When Hurricane Katrina hit the coast in 2005, the Category 5 storm had catastrophic impact on coastal and central states. As the project lead supporting the Assistant Secretary for Preparedness and Response at the Department of Health and Human Services (HHS) during Hurricane Katrina, Danny Addison, a senior health consultant at LMI, was asked to step in to help. He and another LMIer were on the next flight to Atlanta, Georgia, to assist the disaster response team in preventing more damage and loss of life.
Danny, a retired Air Force officer, registered nurse, and military medical planner, joined LMI in 2004 when he was tasked to create the concept of operations for the Centers for Disease Control and Prevention’s Federal Medical Station. His work included support planning, sustainment, logistics, and operational guidelines for deployment and coordination at the local, state, and federal levels. Danny guided the prototype test and evaluation, wrote and analyzed test criteria, and prepared an extensive report on the findings and recommendations. This newly developed concept and the resultant prototype formed the basis for the HHS medical response during hurricane relief operations, such as Katrina.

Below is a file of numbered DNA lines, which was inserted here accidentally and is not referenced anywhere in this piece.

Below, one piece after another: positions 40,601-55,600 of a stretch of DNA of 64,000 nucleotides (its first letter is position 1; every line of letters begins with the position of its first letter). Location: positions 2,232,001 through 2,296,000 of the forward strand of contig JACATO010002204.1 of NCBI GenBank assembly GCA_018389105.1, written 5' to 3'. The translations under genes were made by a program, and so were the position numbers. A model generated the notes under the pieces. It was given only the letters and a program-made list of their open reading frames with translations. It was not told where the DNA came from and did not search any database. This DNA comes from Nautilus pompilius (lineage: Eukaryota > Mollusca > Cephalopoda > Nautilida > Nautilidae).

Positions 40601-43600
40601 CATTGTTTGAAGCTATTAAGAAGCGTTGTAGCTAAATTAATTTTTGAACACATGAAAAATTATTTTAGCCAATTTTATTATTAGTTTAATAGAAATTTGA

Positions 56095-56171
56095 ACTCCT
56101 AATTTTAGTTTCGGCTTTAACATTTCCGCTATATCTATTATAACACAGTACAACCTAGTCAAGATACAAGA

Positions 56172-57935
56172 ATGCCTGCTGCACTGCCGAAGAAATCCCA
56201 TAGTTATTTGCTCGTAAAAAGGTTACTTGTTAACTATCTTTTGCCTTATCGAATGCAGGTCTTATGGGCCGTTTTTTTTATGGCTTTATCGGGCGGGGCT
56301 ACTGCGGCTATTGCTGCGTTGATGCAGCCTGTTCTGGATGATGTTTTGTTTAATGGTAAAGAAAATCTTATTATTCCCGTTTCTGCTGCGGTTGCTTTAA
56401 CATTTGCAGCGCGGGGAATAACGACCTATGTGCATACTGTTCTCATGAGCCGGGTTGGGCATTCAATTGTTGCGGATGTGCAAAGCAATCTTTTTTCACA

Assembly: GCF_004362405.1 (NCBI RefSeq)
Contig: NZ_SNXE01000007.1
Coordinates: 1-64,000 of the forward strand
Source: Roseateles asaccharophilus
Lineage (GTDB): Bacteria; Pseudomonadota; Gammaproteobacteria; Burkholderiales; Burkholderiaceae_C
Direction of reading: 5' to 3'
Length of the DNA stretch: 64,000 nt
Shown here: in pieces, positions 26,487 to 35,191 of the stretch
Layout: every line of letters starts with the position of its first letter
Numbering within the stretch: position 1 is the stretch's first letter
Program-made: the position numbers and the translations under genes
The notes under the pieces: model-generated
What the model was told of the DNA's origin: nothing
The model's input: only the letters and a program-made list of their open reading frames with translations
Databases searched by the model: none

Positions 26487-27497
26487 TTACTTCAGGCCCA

The plan guided the deployment of Federal Medical Station (FMS) sets, portable medical platforms deployed for catastrophic response tactics, and served as the basis for multilevel coordination during contingency operations. Danny drew from his experience as a former Air Force medical planner to assist in the development, deployment, and prototyping of these FMS sets by using his knowledge of military packages. In addition, he assisted with day-to-day tasks of the recovery process, such as setting up a dining facility and pharmacy, coordinating equipment and procedure flows and processes, and even starting a newspaper.